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Want to see Colorado’s gold aspens? Here are the best hikes, drives to see the fall foliage

Colorado’s aspens are turning gold early this year. Here are the best places to see the fall foliage
Posted at 12:37 PM, Aug 31, 2020

Along with cooler weather, autumn also brings one of the most beloved natural spectacles to Colorado: gold aspens.

Denver7’s Chief Meteorologist Mike Nelson says the dry weather this summer will bring aspens to their golden glory a little faster than usual. The colors are expected to peak a week or so ahead of schedule.

Nelson says the northern Colorado mountains will see the best color from Sept. 12-24. The central mountains will peak about five days later, and the southern mountains will reach their most brilliant colors the last few days of September and first five days or so of October.

When's the best time to see fall foliage, and why the heck are some aspens brown?

Aspens turn gold as the amount of sunlight slowly decreases, switching off the mechanism in the leaves that creates chlorophyll. As the green fades, the gold color dominates until the leaf dies and falls off the branch. In some places popular for leaf peeping, including Kenosha Pass, the aspen leaves are also turning brown.

Dr. Dan West, an entomologist with the Colorado Forest Service specializing in trees and tree issues, blamed the issue on drought and bugs. Click here to read Denver7's interview with West.

So, where will you go this year to see the changing aspens? Looking for a hike? Or maybe a scenic drive or train ride? With hundreds of beautiful places to choose from, it can be difficult to narrow down the best choices near you. We’ve put together a list and interactive map of some of the top drives, hikes and train rides you can check out for all your fall foliage viewing.

Note: Is your favorite spot not on this list? Want to include it? Send a picture, location information and any other details about the spot to or the Denver7 Facebook inbox, and we’ll include it in the “Recommended by Denver7 viewers” section below.

Top 10 drives

(Please check to ensure each road is open before you leave home. Wildfires may close some areas unexpectedly)

Gold Camp Road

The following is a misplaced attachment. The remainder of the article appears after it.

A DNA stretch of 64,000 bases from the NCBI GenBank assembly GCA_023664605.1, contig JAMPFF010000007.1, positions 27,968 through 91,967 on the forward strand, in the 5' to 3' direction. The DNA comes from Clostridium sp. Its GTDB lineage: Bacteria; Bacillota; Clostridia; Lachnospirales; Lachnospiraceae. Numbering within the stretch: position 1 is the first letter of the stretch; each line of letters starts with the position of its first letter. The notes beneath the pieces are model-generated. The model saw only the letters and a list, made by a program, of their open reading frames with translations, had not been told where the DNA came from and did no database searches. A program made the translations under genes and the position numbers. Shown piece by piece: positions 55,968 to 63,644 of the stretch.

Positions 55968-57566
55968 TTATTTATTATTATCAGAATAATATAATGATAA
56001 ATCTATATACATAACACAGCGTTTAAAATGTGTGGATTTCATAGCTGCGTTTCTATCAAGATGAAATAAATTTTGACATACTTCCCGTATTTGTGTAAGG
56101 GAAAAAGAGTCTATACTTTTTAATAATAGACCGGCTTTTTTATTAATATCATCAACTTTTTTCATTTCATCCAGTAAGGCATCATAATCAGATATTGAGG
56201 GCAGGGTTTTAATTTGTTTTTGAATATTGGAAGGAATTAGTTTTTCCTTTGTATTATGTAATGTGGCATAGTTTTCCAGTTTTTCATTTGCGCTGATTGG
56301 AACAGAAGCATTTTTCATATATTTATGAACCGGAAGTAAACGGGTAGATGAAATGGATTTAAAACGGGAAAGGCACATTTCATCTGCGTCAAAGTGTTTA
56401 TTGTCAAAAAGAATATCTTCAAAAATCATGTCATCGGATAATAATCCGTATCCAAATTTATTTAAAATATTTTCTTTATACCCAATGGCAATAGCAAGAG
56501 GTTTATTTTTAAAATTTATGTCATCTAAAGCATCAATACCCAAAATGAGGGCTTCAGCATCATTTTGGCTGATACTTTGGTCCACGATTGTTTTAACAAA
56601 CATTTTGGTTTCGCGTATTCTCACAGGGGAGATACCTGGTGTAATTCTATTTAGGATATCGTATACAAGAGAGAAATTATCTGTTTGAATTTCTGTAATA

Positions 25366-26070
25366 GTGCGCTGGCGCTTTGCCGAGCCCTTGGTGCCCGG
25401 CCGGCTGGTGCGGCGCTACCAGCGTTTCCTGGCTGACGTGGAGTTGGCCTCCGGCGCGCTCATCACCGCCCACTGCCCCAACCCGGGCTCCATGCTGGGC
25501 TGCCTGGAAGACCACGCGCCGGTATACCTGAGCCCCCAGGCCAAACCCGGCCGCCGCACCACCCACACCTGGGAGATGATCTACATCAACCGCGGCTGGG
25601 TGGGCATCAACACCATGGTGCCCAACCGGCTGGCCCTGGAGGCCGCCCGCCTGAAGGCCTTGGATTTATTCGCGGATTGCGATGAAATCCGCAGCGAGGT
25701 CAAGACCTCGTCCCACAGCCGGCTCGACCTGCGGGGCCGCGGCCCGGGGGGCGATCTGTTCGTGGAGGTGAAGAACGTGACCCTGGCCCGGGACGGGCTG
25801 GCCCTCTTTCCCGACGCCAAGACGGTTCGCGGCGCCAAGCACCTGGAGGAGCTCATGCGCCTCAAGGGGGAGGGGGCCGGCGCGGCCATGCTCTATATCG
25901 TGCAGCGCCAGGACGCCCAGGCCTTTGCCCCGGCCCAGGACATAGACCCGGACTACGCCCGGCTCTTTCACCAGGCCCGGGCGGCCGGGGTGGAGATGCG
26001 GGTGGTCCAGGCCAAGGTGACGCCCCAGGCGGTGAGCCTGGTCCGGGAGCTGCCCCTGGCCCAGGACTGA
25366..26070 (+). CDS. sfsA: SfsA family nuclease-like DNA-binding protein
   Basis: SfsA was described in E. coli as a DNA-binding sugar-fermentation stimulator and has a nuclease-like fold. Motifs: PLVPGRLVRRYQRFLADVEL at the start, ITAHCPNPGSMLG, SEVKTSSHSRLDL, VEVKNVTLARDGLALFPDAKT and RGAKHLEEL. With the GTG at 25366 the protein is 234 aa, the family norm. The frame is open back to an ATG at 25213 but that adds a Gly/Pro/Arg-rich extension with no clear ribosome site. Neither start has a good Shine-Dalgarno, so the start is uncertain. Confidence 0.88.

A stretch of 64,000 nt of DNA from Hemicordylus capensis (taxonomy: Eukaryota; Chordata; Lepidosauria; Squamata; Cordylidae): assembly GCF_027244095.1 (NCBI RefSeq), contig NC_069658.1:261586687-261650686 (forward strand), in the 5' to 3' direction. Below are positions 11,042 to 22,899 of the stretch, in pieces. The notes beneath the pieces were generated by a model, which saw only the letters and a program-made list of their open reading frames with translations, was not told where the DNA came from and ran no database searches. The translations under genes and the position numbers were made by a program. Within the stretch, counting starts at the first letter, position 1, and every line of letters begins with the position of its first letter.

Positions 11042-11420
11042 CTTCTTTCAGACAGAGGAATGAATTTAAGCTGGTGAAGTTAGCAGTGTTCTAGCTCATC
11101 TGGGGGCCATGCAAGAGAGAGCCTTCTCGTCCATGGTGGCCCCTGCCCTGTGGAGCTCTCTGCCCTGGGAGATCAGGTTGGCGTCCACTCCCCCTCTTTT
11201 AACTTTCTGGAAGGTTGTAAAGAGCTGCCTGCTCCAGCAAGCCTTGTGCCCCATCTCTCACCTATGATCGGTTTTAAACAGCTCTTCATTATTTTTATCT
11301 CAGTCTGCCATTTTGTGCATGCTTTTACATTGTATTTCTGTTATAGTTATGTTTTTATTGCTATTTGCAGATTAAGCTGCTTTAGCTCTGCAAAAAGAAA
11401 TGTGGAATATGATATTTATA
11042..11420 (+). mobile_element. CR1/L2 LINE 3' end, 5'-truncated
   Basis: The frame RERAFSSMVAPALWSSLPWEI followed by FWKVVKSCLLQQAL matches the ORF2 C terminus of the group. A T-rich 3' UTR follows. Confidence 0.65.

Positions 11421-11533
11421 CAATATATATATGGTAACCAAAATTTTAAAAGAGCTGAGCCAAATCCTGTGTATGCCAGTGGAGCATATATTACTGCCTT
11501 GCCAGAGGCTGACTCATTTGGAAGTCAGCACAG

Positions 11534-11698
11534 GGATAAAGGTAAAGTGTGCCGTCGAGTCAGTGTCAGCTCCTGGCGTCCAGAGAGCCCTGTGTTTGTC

Start and end points: Colorado Springs to Victor
Drive time from Denver: 1 hour, 30 minutes
Notes: Fittingly named, the Gold Camp Road runs from west Colorado Springs to Victor. Beautiful views of the countryside and aspens will fill the curvy drive. There are plenty of places along the way to pull off the road to snap a few pictures. The road starts in Colorado Springs, but you’ll need to drive several miles west before you'll start to see aspens.

Kebler Pass
Start and end points: Crested Butte to Paonia
Drive time from Denver: 4 hours, 20 minutes
Notes: Also called Gunnison County Road 12, this road starts in Crested Butte, heads west, and ends near the south end of Paonia State Park east of Paonia. The high mountain pass takes drivers up to just over 10,000 feet, with stunning views of the landscape on both sides. This is a favorite location for leaf peeping. The pass is not paved.

Kebler Pass aspens 2020_Katie Kushnir

Gunnison County Road 3
Start and end points: South Carbondale to east of Crystal
Drive time from Denver: 4 hours, 50 minutes
Notes: Explore this road — which is a mix of pavement and dirt — by car or bike (or foot!). Also called the Road to Marble, this roadway is about 12 miles long from Evergreen Lane in south Carbondale to the split at Forest Road 317 through Marble and Crystal. Drive slowly here, especially on the rocky terrain and when passing traffic moving in the opposite direction.

Trail Ridge Road
Start and end points: Rocky Mountain National Park
Drive time from Denver: 1 hour, 45 minutes
Notes: The 48-mile Trail Ridge Road will bring you — slowly — around this national park, in full view of the changing trees. There are plenty of places to pull off and explore the wilderness on foot. Even if you choose to stay in the comfort of a car, be sure you’re hydrating because the road climbs about 4,000 feet quickly. You will need a reservation if you plan to enter the park between 6 a.m. and 5 p.m. Click here for details on reservations.

Top of the Rockies Scenic Byway
Start and end points: Copper Mountain to Aspen
Drive time from Denver: 1 hour, 20 minutes
Notes: This byway, which hovers around 9,000 for several miles, has several spots along the way where you can get out to stretch your legs and explore the foliage. The byway is about 80 miles long in total and takes drivers over Tennessee Pass.

Peak to Peak Scenic and Historic Byway
Start and end points: Boulder to Black Hawk
Drive time from Denver: Varies, depending on point of entry
Notes: This is Colorado’s oldest scenic byway (it was established in 1918!). It winds about 60 miles though national forests along the Front Range. There are multiple spots along the way — including Rocky Mountain National Park and Golden Gate Canyon State Park — where you can get out to see more golden aspens on foot.

Peak to Peak Highway
Photo of Peak to Peak Highway by Kellbo Keitherson on Sept. 26, 2019

San Juan Skyway
Points along the way: Ouray, Ridgway, Telluride, Rico, Dolores, Durango, Silverton
Drive time from Denver: 5 hours, 40 minutes
Notes: This 230-mile looped byway travels through multiple southwestern towns and the San Juan and Uncompahgre National Forests. Experts recommend spending at least two days soaking in the area and scenery.